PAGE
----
Artistic retreats can help you break away from daily routines and make delving into your imagination easier — and more productive — than ever.
Philadelphia!” the bus driver calls out, as he pulls over to the curb and opens the door. It’s pouring rain. I’ve got my laptop, 400 printed pages of the novel I’m working on, and clothes for three days. Somewhere in this unfamiliar city is an Airbnb room I’ve booked. I’m not even sure which direction to walk.
While trying to fix the handle on my flimsy umbrella, I glance down, and there on the sidewalk are the words, spray-painted in red, “Protect Yo HeART” — emphasis on ART. What better omen could there be for someone embarking on a DIY writing retreat?
Over the past five or so years, I’ve been a resident at three artists’ colonies. Each time, I’ve produced more work during a two-week stay than I would have in six months at home.
Leaving home to work on creative projects ratchets up motivation and output for a few reasons: You’ve come all this way, so you’re less likely to waste your time perusing Facebook or Instagram. And uninterrupted writing time allows you to keep an entire book (or album or series of paintings) in your head at once, so you can more easily see your project’s big-picture possibilities. Plus, new sensations, sights, and smells are known to spark creative breakthroughs.
While I love participating in organized artists’ colonies and all they offer (like home-cooked dinners and the camaraderie of other artists), this time I wanted to strike out on my own. At this point in my project, I wasn’t looking for group feedback or instruction.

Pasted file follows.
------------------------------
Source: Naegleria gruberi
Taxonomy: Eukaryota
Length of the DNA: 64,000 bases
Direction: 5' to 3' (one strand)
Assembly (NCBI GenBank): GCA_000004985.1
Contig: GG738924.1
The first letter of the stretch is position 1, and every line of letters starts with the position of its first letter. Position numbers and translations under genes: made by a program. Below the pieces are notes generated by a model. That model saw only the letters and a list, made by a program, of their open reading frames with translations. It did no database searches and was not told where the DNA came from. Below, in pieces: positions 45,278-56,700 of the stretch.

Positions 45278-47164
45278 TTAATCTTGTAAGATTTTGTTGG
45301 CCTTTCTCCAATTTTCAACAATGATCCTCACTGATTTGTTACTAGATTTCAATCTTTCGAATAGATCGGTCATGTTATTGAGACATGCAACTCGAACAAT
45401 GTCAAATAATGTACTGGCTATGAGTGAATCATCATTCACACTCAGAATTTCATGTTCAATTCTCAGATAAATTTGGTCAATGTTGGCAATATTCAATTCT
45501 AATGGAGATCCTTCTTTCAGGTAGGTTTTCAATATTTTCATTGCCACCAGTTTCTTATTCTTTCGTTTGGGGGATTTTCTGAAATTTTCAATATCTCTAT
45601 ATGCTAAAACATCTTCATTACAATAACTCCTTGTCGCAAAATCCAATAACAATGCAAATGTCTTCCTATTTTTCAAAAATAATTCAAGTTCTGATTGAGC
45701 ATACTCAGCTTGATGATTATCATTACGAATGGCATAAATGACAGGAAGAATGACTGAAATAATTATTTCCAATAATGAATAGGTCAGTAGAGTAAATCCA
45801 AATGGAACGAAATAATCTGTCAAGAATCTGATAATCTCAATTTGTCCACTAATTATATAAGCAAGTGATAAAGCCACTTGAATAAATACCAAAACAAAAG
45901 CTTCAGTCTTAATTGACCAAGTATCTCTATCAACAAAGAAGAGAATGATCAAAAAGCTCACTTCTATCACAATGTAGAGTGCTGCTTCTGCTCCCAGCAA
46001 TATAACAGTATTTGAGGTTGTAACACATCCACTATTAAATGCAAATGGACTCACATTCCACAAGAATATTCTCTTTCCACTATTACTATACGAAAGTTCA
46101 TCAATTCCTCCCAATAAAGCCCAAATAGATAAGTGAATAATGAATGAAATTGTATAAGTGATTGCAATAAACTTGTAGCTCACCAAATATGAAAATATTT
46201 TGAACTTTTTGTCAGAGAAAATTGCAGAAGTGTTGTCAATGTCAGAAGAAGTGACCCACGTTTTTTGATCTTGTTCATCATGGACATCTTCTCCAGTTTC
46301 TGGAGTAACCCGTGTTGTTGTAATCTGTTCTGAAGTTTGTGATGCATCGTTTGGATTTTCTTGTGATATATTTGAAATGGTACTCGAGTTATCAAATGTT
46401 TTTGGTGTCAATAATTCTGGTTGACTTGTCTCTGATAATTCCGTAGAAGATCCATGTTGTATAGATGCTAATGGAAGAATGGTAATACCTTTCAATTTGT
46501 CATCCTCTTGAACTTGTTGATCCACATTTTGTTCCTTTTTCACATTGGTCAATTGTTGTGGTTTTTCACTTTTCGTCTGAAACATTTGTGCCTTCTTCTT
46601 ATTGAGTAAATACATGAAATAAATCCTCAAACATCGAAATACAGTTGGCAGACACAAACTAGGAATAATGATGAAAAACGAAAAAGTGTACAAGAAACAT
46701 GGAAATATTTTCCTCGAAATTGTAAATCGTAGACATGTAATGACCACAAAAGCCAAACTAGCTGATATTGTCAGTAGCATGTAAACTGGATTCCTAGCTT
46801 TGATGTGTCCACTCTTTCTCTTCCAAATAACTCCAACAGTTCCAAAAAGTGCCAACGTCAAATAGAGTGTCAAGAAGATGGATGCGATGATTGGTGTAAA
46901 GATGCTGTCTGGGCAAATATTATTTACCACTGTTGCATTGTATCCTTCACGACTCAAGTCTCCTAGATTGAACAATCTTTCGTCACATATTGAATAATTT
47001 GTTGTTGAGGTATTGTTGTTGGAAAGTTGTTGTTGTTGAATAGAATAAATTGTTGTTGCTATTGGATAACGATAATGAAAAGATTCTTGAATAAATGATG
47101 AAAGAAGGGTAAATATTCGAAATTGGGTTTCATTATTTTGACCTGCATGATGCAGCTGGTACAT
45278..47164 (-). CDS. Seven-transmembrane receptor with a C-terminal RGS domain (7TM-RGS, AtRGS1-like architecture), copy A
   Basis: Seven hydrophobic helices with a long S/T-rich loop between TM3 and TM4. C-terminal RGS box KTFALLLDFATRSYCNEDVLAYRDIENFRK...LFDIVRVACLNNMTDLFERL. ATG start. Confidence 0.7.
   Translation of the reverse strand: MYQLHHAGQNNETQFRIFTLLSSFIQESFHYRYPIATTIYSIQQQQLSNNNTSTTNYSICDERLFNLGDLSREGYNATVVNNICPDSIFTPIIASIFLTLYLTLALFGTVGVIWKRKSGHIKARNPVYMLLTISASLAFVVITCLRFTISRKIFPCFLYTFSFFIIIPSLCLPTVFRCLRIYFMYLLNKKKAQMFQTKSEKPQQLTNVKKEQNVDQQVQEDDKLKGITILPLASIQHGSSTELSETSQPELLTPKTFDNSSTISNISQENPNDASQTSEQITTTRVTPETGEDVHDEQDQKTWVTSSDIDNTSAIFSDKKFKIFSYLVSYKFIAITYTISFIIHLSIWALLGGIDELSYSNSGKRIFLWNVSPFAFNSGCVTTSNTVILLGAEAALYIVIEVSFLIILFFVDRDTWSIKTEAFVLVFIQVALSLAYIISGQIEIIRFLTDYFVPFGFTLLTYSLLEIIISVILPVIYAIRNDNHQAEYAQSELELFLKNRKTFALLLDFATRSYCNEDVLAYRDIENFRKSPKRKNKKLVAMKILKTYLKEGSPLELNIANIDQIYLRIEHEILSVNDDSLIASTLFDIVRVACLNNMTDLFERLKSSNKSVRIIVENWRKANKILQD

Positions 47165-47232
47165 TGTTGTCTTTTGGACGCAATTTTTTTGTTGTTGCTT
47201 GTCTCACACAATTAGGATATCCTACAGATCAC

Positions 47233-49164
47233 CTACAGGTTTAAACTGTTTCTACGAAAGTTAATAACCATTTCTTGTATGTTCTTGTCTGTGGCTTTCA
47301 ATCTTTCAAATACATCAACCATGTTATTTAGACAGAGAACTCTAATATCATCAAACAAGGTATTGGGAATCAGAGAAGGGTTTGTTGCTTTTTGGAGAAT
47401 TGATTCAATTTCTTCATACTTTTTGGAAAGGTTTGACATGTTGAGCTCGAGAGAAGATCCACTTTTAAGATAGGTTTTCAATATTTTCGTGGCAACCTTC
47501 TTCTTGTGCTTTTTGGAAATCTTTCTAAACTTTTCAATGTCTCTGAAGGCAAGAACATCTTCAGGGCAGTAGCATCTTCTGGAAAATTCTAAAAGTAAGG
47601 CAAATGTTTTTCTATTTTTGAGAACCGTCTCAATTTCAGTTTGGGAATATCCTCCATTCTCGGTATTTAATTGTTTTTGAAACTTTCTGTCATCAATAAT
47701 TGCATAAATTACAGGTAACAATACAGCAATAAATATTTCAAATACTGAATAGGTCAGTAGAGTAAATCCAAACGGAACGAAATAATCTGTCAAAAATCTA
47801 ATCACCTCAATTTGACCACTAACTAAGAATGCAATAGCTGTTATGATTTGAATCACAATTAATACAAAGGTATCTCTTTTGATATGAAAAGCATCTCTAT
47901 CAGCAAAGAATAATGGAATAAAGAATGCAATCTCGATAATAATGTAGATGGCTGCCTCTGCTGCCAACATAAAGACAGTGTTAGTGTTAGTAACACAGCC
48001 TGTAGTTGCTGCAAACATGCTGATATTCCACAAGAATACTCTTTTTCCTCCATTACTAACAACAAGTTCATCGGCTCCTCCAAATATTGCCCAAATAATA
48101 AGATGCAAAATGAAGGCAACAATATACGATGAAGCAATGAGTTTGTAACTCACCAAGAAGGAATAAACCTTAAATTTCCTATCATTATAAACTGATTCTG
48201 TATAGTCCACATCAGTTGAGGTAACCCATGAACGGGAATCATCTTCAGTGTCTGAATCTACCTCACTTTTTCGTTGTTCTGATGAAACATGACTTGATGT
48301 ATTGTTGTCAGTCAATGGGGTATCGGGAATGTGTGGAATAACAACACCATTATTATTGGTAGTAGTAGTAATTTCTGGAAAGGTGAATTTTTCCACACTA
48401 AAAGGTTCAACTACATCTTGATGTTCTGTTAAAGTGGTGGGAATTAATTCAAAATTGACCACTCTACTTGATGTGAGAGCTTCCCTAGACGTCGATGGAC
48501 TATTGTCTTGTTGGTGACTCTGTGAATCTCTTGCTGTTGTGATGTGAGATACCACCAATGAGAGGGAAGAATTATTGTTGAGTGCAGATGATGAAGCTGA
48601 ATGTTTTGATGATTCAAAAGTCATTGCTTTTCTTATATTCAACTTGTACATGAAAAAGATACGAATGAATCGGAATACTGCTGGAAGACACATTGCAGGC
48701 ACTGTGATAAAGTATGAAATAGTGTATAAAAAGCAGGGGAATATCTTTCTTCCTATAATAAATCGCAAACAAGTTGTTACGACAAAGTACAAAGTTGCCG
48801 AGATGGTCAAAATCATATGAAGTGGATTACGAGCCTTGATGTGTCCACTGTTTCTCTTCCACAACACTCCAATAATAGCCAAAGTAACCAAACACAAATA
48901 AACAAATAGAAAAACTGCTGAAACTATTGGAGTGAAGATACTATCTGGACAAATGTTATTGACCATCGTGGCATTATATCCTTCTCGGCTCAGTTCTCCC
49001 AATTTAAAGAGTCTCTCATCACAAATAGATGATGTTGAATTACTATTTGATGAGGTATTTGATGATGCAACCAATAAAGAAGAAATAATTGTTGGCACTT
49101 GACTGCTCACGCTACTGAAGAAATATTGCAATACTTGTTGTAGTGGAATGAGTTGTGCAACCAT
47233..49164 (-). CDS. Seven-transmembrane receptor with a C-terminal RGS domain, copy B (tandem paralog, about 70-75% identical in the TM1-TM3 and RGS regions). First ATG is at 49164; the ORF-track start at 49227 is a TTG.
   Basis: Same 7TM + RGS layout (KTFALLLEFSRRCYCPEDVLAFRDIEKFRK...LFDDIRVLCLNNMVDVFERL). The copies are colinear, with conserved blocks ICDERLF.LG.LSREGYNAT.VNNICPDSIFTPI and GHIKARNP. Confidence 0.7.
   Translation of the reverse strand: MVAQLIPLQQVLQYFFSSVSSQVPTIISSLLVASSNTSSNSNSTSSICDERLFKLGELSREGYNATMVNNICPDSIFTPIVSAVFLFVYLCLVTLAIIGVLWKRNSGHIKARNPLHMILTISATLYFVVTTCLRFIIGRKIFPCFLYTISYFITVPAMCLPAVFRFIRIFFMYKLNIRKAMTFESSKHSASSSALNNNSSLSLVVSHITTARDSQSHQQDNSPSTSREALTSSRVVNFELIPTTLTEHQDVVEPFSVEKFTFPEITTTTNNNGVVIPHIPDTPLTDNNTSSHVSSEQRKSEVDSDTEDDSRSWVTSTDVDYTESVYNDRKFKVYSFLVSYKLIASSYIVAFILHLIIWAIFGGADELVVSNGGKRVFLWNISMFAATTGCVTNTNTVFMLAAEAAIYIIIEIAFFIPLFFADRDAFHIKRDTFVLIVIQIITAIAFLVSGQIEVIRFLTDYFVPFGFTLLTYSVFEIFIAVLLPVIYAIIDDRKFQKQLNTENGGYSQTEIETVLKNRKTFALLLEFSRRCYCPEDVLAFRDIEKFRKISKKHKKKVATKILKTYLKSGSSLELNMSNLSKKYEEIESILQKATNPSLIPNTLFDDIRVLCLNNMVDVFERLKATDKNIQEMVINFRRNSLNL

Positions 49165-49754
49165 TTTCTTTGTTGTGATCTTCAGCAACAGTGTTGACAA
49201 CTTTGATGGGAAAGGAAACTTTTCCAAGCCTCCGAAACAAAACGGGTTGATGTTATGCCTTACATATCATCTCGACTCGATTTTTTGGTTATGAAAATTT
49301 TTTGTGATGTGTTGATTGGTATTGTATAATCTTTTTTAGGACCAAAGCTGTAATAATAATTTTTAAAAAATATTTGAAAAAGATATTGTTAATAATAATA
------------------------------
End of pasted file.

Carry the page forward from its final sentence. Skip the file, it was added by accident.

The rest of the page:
This would be the quick-and-dirty version of a writing colony at someplace easily accessible by bus from my home in New York and with a good selection of places to stay through Airbnb. A couple of weeks after deciding to do it, here I am in Philly. In the rain. Lost.
Eventually, I manage to hail a cab. A schnauzer named Baby greets me at the door of my temporary lodging. I’ve already told my host, Patricia, about my DIY writing-colony plan, and that I’ll mostly be in my room, working. She points out the amenities, tells me about some good restaurants in the area, and leaves me to it.
The weekend was ideal. I revised my novel, went for walks, and ate out a few times. I didn’t have to break out of the headspace needed for my project at all — other than for short breaks to pet Baby. It was also affordable and convenient, and unlike typical residencies and conferences, it required no application.
Would I do it again? Absolutely.
Not everyone is looking for such a bare-bones experience. At the opposite end of the spectrum is Sirenland, an exclusive six-day writing conference held each year during early spring in Positano, Italy. The conference takes place at a five-star hotel, Le Sirenuse, the week before the hotel opens for guests, so the Sirenland writers have the place to themselves.
“The atmosphere ends up feeling like a wonderful Italian house party,” says best-selling author Dani Shapiro, one of the conference’s founders. Still, the workshops, each limited to 10 residents and led by accomplished writers, are heavy on craft; the participants are serious about their writing.
Elizabeth Bradbury, a documentary filmmaker, has attended Sirenland numerous times. Some of the workshops, she says, “are like taking an entire semester of a graduate-school course in one week.”
Bradbury credits Sirenland with kick-starting her writing commitment after a long pause. “I stopped writing in my early 30s because of marriage, family, career, kids,” she says, adding that the sup-portive and encouraging atmosphere recharges her so much that she’s able to maintain that focus even after she’s home.
A typical day consists of a two-hour workshop in the morning, where attendees’ manuscripts are critiqued. After that, lunchtime can be spent at the beach, writing, even going sightseeing. In the evenings, participants can attend writing-related panels.